Influenza and Fainting: Causes and Treatment

Influenza dizziness

Influenza, or the flu, is a viral infectious disease of the respiratory system. It is caused by a virus, just like the common cold. However, influenza is different from the common cold in that it is caused by other types of viruses called influenza viruses and is a more severe respiratory infection with often debilitating symptoms. One of these more serious symptoms is fainting. Fainting is common with influenza, but usually only occurs in more serious cases. Just like flu symptoms tend to occur suddenly, so does fainting come about unexpectedly.

But fainting is not a direct symptom of the flu. It’s rather a result of the respiratory infection weakening the body in order to deprive it of resources and allow the virus to take over. Usual flu symptoms include high fever alternating with chills, cough, sneezing, runny nose followed by nasal congestion, sore throat, quite severe body aches, headaches, fatigue and malaise. When these symptoms occur all together in a short span of time, most people find it difficult to cope with them and make the mistake of not eating and not drinking water. This weakens the body and results in more serious side effects such as dizziness followed by fainting, or worse.

Fainting and the flu

My experience with a bad flu virus in early 2017 has taught me how to best deal with the flu in general and prepared me for any flu virus that may come my way in 2018 and after that. What I learnt was that the secret to avoiding dizziness and fainting from the flu is knowing what could cause them in the first place and counteract with good symptoms management and adequate treatment. And if at any time symptoms get worse, the first thing to do is call a doctor and get medical assistance. Because the flu can be a life-threatening medical condition if not managed properly. Find out below which are the main reasons why you may feel lightheaded, dizzy and faint when you have the flu.

Causes for fainting with the flu

1) Dehydration. The flu is characterized by fever, in severe cases high-grade fever. And fever is accompanied by sweating, a mechanism meant to help the body maintain a normal temperature. But sweating also means you lose a lot of fluids and risk becoming dehydrated. Dehydration also means a low blood volume (not enough water in the circulatory system) and this leads to low blood pressure and fainting (see article and low blood pressure: causes, symptoms and treatment). The side effects of dehydration are most likely to occur when attempting to sit or stand, two actions that require sufficient blood volume for good blood flow.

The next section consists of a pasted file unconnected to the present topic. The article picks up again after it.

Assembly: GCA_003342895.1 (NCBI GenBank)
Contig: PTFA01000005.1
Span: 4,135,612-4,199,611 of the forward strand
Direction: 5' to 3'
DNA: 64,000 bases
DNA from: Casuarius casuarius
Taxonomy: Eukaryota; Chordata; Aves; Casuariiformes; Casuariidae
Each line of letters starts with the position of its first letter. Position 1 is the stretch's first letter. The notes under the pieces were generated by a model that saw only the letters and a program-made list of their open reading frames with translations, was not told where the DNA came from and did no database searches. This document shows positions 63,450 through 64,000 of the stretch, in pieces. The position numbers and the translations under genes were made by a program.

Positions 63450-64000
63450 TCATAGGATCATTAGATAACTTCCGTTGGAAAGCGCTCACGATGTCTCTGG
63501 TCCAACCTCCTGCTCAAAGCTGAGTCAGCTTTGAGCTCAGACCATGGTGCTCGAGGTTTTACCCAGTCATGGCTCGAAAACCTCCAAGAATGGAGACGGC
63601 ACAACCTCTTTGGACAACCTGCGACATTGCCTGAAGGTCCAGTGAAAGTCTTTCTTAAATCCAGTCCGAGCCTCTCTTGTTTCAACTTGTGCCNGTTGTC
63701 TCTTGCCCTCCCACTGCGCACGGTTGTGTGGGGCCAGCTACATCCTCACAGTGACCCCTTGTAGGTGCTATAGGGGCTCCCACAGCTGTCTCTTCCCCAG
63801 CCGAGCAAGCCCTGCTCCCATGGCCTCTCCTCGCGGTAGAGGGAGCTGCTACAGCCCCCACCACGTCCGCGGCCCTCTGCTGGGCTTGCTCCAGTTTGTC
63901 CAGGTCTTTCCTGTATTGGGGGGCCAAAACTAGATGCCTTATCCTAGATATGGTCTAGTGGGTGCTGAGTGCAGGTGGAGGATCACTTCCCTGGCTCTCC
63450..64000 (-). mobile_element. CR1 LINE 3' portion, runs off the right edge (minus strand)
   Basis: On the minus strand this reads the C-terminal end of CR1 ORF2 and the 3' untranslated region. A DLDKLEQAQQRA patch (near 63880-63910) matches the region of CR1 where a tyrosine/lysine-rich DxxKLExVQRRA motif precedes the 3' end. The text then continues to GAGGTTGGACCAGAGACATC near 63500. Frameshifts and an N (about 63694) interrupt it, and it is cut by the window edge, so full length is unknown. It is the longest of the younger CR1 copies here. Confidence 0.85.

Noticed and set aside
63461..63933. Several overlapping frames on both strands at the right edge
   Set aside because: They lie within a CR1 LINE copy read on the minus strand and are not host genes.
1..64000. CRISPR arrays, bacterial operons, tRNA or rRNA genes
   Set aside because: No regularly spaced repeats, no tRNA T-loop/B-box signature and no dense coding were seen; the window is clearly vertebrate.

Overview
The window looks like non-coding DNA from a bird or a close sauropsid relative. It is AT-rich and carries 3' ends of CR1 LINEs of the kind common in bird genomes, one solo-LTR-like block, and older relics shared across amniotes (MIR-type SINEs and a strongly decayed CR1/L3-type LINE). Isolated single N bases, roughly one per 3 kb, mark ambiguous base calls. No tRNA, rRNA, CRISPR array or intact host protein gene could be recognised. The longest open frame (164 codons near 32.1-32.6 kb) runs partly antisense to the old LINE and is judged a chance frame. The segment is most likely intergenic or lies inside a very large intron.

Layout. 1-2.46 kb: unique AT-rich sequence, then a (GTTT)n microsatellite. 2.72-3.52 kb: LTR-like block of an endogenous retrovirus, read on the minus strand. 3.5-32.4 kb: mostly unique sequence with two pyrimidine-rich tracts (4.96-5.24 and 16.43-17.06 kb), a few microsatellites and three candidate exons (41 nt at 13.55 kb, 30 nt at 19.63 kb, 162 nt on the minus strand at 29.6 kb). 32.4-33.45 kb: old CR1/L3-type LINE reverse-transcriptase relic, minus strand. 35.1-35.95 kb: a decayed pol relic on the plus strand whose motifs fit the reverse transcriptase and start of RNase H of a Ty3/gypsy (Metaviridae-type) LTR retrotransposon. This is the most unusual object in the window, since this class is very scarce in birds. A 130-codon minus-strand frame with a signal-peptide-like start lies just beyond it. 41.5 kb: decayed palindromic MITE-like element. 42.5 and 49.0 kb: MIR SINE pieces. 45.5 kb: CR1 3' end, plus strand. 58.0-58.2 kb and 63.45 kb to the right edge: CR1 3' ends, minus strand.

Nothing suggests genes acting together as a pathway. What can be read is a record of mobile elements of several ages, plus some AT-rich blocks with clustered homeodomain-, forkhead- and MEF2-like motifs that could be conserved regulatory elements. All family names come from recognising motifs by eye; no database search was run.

2) Low blood sugar (hypoglycemia). The number one mistake most people with the flu make is not eat. This deprives the body of essential vitamins, minerals and other nutrients required to keep the immune system functioning optimally and fight the infection. When you don’t eat for several hours, your body uses up the sugars in the blood and when blood sugar levels drop below a certain limit, your body no longer has energy to keep you up and about. Depending on how low your blood sugar gets, you may experience various symptoms, from weakness in the arms and legs, tingling sensation, lightheadedness, dizziness, tunnel vision and fainting.

Influenza dizziness

Anemia and the flu. Being anemic means that you are even more likely to experience fainting when you are sick with the flu. This is because your body is already deficient in key-nutrients like iron, vitamin B12 or folic acid and not eating when you have the flu accentuates these already pregnant deficits.

Diabetes and the flu. Diabetics are advised to carefully manage influenza symptoms. Being diabetic means your body doesn’t make good use of insulin and you are more likely to experience blood sugar fluctuations, especially when you don’t eat. And this implies an even greater risk of fainting from the flu.